James Rhodes is no ordinary concert pianist. Rather than conforming to the traditional white tie and tails formalities he performs in jeans, t-shirts and trainers in venues ranging from the Roundhouse to the Royal Albert Hall.

His distinctive approach to classical piano led to him becoming the first ever pianist to be signed to the world’s largest rock label, Warner Brothers. He has released five albums in his career so far and he regularly top the iTunes classical music charts.

After meeting James in his North London flat it was clear his journey to becoming a concert pianist was as unconventional as the attire he now performs in. Despite not having any formal music education until the age of 14 and not even touching a piano from the age of 18 to 28 years old, he made it to the top.

His ascent to becoming a world class concert pianist is even more remarkable given he overcame sexual abuse as a young boy, attempted to take his own life, and spent time in a psychiatric hospital – escaping once before returning and being given the all clear. The full story is recounted in his harrowing and raw autobiography, Instrumental.

Today, James is not only a classical pianist and bestselling author, he is also a columnist for the Telegraph and Guardian newspapers and presents television programmes for Sky Arts, BBC4 and Channel 4.


What I learnt from James in his own words:

“You can learn how to physically play the piano in about an hour but then you just have to apply it and that’s where the jump is. Can you take any piece that you love and learn it? My answer is irrevocably, yes.”

“No matter how old you are or what skills you have or haven’t got there is no question in my mind that with an hour a day and the right frame of mind anyone can do it. It’s a question of logic and given time anyone can learn to read music. Anything is possible.”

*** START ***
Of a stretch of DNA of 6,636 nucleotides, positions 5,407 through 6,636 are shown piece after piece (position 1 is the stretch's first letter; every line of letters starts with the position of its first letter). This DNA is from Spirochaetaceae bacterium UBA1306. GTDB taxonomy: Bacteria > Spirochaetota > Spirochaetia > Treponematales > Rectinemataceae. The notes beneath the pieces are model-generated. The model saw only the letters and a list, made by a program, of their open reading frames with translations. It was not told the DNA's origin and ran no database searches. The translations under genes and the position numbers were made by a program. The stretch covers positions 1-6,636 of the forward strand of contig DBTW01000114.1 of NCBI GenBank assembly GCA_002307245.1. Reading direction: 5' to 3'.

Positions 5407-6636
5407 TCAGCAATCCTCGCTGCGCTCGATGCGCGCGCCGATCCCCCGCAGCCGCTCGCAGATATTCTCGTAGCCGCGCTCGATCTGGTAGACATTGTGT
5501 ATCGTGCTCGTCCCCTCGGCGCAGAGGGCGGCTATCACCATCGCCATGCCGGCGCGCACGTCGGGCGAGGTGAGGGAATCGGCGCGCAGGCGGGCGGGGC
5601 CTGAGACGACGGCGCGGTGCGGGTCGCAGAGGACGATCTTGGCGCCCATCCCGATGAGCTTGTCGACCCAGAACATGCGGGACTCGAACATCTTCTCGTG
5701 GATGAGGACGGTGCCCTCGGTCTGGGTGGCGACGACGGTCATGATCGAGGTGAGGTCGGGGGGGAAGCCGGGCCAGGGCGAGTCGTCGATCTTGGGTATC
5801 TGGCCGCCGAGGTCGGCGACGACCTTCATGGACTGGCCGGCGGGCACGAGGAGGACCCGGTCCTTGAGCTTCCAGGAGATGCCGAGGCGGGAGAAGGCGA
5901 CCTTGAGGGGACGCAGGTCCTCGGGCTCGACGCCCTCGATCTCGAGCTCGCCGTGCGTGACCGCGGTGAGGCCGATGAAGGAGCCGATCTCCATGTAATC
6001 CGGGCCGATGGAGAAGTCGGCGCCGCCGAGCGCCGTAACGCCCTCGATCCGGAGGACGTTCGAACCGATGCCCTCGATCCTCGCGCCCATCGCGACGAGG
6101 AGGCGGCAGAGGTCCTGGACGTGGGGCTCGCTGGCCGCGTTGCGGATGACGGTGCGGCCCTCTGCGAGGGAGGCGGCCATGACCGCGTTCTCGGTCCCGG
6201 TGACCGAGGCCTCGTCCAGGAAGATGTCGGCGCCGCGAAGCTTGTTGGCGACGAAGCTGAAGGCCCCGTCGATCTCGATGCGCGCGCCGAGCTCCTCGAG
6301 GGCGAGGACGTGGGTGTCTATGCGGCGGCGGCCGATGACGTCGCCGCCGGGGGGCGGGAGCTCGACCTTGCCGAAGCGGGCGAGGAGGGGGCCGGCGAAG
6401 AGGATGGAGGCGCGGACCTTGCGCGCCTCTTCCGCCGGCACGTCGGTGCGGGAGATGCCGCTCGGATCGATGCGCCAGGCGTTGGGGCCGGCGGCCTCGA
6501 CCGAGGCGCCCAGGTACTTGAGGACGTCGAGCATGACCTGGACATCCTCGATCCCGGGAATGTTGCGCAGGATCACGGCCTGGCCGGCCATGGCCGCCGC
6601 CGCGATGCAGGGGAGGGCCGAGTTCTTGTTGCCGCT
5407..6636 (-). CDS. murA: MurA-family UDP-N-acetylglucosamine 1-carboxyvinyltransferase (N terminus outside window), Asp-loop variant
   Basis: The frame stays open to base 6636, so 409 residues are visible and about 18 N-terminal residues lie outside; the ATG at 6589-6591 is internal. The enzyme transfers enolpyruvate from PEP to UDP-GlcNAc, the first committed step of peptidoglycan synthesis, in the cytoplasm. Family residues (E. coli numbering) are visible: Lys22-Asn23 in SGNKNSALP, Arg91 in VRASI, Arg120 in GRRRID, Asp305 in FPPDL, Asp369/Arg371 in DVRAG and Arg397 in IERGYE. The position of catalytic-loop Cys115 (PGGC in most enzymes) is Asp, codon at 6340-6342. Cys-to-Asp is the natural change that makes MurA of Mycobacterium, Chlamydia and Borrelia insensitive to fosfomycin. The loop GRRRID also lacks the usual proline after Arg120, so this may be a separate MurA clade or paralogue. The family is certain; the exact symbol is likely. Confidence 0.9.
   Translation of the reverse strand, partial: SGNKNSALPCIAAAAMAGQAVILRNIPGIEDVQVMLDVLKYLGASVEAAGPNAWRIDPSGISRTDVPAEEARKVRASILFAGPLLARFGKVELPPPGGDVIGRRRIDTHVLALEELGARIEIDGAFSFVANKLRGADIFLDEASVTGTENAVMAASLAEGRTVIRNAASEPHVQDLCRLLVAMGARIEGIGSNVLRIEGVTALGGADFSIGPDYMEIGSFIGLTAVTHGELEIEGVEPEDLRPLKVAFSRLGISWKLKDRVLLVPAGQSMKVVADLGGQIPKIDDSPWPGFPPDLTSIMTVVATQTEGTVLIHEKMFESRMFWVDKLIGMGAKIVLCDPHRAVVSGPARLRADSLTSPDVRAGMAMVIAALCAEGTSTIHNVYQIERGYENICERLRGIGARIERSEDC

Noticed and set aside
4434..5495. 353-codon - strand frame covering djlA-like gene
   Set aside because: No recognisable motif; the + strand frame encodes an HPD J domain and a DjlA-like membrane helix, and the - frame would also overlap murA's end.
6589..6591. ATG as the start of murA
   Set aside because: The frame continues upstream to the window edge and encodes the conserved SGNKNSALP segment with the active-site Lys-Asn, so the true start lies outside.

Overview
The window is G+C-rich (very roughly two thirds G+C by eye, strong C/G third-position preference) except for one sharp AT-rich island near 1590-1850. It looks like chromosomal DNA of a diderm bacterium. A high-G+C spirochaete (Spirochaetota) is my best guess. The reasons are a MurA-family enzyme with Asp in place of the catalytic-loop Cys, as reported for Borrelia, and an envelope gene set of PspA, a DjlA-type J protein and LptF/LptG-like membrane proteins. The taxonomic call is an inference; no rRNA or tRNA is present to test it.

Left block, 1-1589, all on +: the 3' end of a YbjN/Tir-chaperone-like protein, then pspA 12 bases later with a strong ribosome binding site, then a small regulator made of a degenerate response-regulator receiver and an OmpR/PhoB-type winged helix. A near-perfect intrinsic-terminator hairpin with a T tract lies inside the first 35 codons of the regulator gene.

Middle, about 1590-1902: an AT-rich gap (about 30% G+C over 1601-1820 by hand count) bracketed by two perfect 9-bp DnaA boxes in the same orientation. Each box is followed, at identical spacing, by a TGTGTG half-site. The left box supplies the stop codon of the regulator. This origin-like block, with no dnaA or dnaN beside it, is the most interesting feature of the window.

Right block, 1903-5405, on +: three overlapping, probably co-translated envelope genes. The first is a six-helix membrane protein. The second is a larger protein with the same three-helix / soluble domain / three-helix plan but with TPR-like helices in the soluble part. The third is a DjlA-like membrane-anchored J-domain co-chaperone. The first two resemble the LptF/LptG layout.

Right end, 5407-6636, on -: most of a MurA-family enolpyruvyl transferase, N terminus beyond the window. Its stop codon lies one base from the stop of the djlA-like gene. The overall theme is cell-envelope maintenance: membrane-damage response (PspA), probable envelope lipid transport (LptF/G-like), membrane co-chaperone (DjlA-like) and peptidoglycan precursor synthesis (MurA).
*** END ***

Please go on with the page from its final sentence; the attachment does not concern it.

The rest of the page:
“People think if they haven’t nailed it in a week there is no point continuing. They start to write a book or, play an instrument or, begin an art course and they realise after a week they are not Picasso or they don’t have an eighty thousand word novel so they just give up. To produce one album takes me thousands and thousands of hours of practise. People don’t realise its takes months, years of pain, demented heartbreak and stress and you have to really really really want something to succeed.”

“I lost my marriage, weight, dignity, house, everything and it was a huge huge gamble. I realised the piano had to be my career and it had to be a huge gamble because I knew that if I didn’t do it like that I wouldn’t do it at all. I didn’t want to go back to what was safe and secure. I knew it would make me miserable.”

“I never have days where I wake up and think I don’t want to play the piano. I have plenty of days where I wake up and think, I am playing like shit and it’s a lost cause and it’s dreadful and frustrating.”

“If you find something you are happy doing cling on to it with everything you have got. If you are dissatisfied there are always other options. I will always say to my son, be relentless in your pursuit of what delights you, what makes you laugh, what gets you out of bed with a smile on your face. I am convinced if he finds what he loves he will make a huge living from it, there is no question, once you combine your desire with fun its unstoppable.”

“I chose one instrument to focus on and I work really fucking hard at it.”

“Without sounding like a total dick, I would say, don’t ever give up and be true to yourself. It’s never as bad as you think. Nobody cares that much if you make a mistake, people are busy with their own lives”
“Do what you want to do to make you happy. Don’t do what you think you should do or what other people think you should do, just do whatever you want to do- as long as you’re not hurting anyone else.”

“I think the whole point about giving a concert is that it’s not about me playing the piano; it’s about somehow trying to get the fuck out the way so that the people who have paid to listen to it can hear Bach and Chopin, not James fucking Rhodes.”

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